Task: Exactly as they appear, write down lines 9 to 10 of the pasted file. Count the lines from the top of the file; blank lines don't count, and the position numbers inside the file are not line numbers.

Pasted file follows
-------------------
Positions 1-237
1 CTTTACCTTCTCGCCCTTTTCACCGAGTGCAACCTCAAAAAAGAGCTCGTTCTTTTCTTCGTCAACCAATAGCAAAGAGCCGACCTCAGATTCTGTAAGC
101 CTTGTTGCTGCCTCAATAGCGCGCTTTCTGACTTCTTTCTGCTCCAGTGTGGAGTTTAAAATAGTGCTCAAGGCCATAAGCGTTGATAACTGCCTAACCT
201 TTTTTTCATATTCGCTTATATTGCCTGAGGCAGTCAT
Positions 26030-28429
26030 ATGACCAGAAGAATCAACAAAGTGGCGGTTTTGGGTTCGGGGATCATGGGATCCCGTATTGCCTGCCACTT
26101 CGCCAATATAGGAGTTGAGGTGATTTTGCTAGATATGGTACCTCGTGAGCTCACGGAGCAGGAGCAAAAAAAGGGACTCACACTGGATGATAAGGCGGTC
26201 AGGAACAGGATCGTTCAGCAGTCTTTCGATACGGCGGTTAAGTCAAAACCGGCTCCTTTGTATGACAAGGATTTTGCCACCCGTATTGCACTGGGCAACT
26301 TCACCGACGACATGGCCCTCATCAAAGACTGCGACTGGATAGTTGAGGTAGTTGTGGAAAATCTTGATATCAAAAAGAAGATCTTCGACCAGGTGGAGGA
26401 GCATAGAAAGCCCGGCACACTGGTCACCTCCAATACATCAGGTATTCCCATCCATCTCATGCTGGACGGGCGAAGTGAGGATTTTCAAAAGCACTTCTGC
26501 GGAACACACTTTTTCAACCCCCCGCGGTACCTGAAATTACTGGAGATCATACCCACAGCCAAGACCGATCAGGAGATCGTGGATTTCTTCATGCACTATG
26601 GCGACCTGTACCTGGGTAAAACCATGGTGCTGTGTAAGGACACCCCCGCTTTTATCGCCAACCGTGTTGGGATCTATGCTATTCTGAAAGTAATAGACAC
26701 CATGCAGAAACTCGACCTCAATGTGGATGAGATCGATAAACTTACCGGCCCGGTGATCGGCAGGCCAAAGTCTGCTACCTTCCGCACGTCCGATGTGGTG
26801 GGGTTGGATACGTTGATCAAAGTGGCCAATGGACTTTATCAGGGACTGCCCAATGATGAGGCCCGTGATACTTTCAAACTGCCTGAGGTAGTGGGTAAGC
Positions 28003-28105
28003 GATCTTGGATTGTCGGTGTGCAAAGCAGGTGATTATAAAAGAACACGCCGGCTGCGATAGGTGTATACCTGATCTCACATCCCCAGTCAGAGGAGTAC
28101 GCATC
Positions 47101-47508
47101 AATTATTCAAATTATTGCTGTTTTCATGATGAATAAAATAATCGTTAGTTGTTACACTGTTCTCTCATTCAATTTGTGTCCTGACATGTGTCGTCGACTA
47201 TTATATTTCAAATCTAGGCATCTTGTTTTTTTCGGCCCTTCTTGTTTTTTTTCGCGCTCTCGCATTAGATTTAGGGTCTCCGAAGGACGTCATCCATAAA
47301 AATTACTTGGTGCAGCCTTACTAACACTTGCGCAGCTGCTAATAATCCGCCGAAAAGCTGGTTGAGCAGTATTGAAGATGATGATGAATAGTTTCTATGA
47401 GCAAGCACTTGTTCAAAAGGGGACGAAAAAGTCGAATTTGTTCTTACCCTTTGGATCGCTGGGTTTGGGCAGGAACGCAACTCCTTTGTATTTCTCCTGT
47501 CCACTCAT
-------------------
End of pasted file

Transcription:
26301 TCACCGACGACATGGCCCTCATCAAAGACTGCGACTGGATAGTTGAGGTAGTTGTGGAAAATCTTGATATCAAAAAGAAGATCTTCGACCAGGTGGAGGA
26401 GCATAGAAAGCCCGGCACACTGGTCACCTCCAATACATCAGGTATTCCCATCCATCTCATGCTGGACGGGCGAAGTGAGGATTTTCAAAAGCACTTCTGC